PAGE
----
Unwanted pregnancies and induced abortion is a global problem since the turn of the 20th century (Potts, 1977). Industrialized nations in the Western world responded to this problem by creating steps to legalize abortion. Students, researchers, and policymakers residing in the Western World clamor for the same social and political changes to occur in the Middle East and North Africa. However, the proposal to apply the same policies to this region is easier said than done. The Western World followed a different path to knowledge acquisition, and it is a process made easier by liberalization. The same thing does not apply to countries located in the Middle East and North Africa. Nevertheless, changing preferences are creating ripple effects that will eventually transform the way people perceive abortion in these countries. A practical approach is to study the success stories of countries that we’re able to improve the delivery of reproductive health care systems to their respective female population.

One of the key players in the transformation of Middle Eastern policies towards women’s rights and women’s reproductive health care Lebanese women. According to researchers in the field of women’s rights, Lebanon’s bureaucracy demonstrated its commitment to support women’s preferences when it comes to reproductive health. This commitment was manifested through the establishment of health institutions that enabled easy access to adequate health care delivery systems (Kelly & Breslin, 2010).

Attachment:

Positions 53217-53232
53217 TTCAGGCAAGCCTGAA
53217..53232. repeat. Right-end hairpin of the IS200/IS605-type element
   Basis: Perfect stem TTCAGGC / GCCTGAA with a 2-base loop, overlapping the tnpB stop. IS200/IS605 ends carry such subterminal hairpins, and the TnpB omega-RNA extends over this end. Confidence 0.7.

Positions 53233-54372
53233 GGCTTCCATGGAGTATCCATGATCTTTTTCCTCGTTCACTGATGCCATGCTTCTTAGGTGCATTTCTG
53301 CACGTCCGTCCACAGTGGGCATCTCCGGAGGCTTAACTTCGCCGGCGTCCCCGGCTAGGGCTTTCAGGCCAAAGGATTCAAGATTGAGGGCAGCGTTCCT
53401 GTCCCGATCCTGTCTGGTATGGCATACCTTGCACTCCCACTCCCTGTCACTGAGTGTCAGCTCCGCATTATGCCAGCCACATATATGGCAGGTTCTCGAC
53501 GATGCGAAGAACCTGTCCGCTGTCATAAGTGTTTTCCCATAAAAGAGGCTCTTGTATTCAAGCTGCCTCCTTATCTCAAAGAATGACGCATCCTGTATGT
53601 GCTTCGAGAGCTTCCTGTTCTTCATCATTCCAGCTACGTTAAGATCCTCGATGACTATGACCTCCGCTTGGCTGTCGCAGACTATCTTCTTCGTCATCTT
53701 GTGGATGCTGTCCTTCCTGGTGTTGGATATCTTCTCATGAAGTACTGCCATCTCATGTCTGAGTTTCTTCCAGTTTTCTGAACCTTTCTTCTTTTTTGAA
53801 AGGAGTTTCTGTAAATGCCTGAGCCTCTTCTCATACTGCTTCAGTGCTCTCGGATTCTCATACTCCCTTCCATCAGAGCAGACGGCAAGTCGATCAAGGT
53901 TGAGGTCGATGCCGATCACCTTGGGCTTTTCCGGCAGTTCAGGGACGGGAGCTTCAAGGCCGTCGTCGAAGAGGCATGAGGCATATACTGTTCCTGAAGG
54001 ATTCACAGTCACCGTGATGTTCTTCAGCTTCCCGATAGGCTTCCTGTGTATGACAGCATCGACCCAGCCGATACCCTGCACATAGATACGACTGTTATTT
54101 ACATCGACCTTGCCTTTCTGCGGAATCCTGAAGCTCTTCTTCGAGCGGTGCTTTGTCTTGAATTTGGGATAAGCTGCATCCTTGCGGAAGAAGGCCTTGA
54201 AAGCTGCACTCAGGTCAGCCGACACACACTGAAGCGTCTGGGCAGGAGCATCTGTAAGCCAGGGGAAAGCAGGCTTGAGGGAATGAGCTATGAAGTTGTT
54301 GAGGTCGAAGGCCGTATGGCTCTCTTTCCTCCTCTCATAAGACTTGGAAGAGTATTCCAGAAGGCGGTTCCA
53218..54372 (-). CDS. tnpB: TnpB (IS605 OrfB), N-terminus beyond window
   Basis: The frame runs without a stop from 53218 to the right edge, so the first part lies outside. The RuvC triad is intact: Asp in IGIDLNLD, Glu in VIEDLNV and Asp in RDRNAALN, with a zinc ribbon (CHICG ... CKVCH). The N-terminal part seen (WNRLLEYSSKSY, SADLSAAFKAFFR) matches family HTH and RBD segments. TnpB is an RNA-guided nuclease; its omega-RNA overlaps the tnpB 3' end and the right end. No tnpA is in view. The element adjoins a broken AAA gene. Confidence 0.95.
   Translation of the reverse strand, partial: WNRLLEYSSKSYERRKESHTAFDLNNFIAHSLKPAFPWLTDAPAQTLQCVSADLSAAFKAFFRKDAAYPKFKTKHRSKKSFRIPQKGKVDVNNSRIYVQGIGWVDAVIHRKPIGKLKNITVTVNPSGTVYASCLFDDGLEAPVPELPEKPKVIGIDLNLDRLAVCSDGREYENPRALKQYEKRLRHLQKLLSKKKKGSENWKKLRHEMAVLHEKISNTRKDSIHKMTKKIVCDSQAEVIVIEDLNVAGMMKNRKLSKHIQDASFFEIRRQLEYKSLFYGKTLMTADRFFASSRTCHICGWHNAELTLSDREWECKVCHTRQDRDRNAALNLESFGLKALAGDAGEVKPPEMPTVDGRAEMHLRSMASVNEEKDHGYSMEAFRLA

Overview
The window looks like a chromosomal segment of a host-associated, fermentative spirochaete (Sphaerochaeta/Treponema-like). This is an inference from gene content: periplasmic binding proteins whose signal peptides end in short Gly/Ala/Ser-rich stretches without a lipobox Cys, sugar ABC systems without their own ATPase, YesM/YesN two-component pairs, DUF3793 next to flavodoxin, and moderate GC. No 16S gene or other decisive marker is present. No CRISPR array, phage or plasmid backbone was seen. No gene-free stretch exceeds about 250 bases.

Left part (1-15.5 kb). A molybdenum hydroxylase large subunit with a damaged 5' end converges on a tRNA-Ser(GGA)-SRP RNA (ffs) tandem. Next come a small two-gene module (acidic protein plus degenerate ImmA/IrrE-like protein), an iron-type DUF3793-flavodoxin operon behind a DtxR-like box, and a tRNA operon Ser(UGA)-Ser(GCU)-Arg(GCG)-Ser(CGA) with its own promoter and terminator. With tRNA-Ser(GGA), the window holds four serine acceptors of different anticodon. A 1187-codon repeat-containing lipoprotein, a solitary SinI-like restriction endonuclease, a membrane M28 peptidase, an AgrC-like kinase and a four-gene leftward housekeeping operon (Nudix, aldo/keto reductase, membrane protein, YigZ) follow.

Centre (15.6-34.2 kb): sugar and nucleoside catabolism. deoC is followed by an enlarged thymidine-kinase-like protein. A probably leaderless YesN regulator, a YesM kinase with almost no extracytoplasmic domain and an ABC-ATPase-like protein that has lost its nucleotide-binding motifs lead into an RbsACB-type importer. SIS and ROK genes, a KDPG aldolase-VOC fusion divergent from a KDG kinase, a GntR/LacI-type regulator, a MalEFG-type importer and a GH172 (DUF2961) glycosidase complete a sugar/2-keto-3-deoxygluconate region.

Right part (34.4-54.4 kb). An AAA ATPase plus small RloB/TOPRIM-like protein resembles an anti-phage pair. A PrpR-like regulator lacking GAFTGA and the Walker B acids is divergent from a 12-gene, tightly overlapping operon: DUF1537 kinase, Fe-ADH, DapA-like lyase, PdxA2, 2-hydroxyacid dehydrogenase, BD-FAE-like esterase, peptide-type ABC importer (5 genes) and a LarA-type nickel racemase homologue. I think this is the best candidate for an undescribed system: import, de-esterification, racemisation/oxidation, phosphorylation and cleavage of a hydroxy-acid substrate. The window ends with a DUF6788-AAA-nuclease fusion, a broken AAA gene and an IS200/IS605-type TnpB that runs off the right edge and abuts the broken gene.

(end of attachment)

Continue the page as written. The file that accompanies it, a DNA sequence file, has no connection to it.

Landmark legislation ignited the change process in 1972; it was the time when Lebanon’s policymakers ratified the International Convention of Economic, Social, and Cultural Rights. Due to the passage of related laws, the Lebanese government assured the right to adequate health care to its population (Kelly & Breslin, 2010).

Lebanese women continue to reap the rewards of programs that were initiated in the 1970s. One of the most recent victories was the establishment of the Millennium Development Goals. As a result, the Lebanese government spends more on healthcare-related expenses as compared to other Eastern Mediterranean countries (Kelly & Breslin, 2010).

It is also important to point out that a women’s rights movement took root in Lebanon (Kelly & Breslin, 2010). Lebanese women are active participants in non-government organizations and informal religious affiliations (Kelly & Breslin, 2010). Without a doubt, the radical improvements to Lebanon’s health care delivery service since the 1970s were impressive. However, it is imperative to point out that the most notable change in terms of women’s reproductive health issue was the decriminalization of the sale and advertising of contraceptives in 1983 (Kelly & Breslin, 2010).